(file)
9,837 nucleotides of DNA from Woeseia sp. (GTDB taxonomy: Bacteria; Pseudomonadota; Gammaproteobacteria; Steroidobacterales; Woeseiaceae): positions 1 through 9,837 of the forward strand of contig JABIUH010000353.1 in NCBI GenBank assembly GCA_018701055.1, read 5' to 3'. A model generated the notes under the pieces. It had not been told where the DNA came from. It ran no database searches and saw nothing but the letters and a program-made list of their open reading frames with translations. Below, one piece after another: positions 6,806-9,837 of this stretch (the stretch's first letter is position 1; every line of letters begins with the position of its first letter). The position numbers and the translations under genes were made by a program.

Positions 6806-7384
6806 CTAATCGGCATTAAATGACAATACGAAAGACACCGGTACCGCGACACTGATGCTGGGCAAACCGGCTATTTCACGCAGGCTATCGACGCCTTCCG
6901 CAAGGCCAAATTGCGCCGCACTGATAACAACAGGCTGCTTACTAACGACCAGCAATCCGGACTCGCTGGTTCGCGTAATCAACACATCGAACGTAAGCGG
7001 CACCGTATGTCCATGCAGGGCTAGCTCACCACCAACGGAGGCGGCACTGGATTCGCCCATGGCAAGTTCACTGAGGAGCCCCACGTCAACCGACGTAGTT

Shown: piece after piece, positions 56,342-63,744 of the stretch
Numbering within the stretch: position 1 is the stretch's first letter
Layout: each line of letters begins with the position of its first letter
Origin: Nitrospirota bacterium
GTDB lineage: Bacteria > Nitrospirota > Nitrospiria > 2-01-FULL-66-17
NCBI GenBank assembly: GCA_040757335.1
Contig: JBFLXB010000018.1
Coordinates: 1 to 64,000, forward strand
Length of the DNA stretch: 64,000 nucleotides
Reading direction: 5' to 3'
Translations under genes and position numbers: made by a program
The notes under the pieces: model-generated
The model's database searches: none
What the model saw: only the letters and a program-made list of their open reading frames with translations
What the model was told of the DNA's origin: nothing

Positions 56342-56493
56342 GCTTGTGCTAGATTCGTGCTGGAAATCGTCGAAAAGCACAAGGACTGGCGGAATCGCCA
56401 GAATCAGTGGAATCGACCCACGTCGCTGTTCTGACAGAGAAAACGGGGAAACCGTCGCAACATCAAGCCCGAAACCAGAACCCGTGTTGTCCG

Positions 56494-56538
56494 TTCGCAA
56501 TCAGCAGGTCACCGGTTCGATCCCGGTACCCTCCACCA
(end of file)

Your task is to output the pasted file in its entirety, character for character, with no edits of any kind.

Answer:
9,837 nucleotides of DNA from Woeseia sp. (GTDB taxonomy: Bacteria; Pseudomonadota; Gammaproteobacteria; Steroidobacterales; Woeseiaceae): positions 1 through 9,837 of the forward strand of contig JABIUH010000353.1 in NCBI GenBank assembly GCA_018701055.1, read 5' to 3'. A model generated the notes under the pieces. It had not been told where the DNA came from. It ran no database searches and saw nothing but the letters and a program-made list of their open reading frames with translations. Below, one piece after another: positions 6,806-9,837 of this stretch (the stretch's first letter is position 1; every line of letters begins with the position of its first letter). The position numbers and the translations under genes were made by a program.

Positions 6806-7384
6806 CTAATCGGCATTAAATGACAATACGAAAGACACCGGTACCGCGACACTGATGCTGGGCAAACCGGCTATTTCACGCAGGCTATCGACGCCTTCCG
6901 CAAGGCCAAATTGCGCCGCACTGATAACAACAGGCTGCTTACTAACGACCAGCAATCCGGACTCGCTGGTTCGCGTAATCAACACATCGAACGTAAGCGG
7001 CACCGTATGTCCATGCAGGGCTAGCTCACCACCAACGGAGGCGGCACTGGATTCGCCCATGGCAAGTTCACTGAGGAGCCCCACGTCAACCGACGTAGTT

Shown: piece after piece, positions 56,342-63,744 of the stretch
Numbering within the stretch: position 1 is the stretch's first letter
Layout: each line of letters begins with the position of its first letter
Origin: Nitrospirota bacterium
GTDB lineage: Bacteria > Nitrospirota > Nitrospiria > 2-01-FULL-66-17
NCBI GenBank assembly: GCA_040757335.1
Contig: JBFLXB010000018.1
Coordinates: 1 to 64,000, forward strand
Length of the DNA stretch: 64,000 nucleotides
Reading direction: 5' to 3'
Translations under genes and position numbers: made by a program
The notes under the pieces: model-generated
The model's database searches: none
What the model saw: only the letters and a program-made list of their open reading frames with translations
What the model was told of the DNA's origin: nothing

Positions 56342-56493
56342 GCTTGTGCTAGATTCGTGCTGGAAATCGTCGAAAAGCACAAGGACTGGCGGAATCGCCA
56401 GAATCAGTGGAATCGACCCACGTCGCTGTTCTGACAGAGAAAACGGGGAAACCGTCGCAACATCAAGCCCGAAACCAGAACCCGTGTTGTCCG

Positions 56494-56538
56494 TTCGCAA
56501 TCAGCAGGTCACCGGTTCGATCCCGGTACCCTCCACCA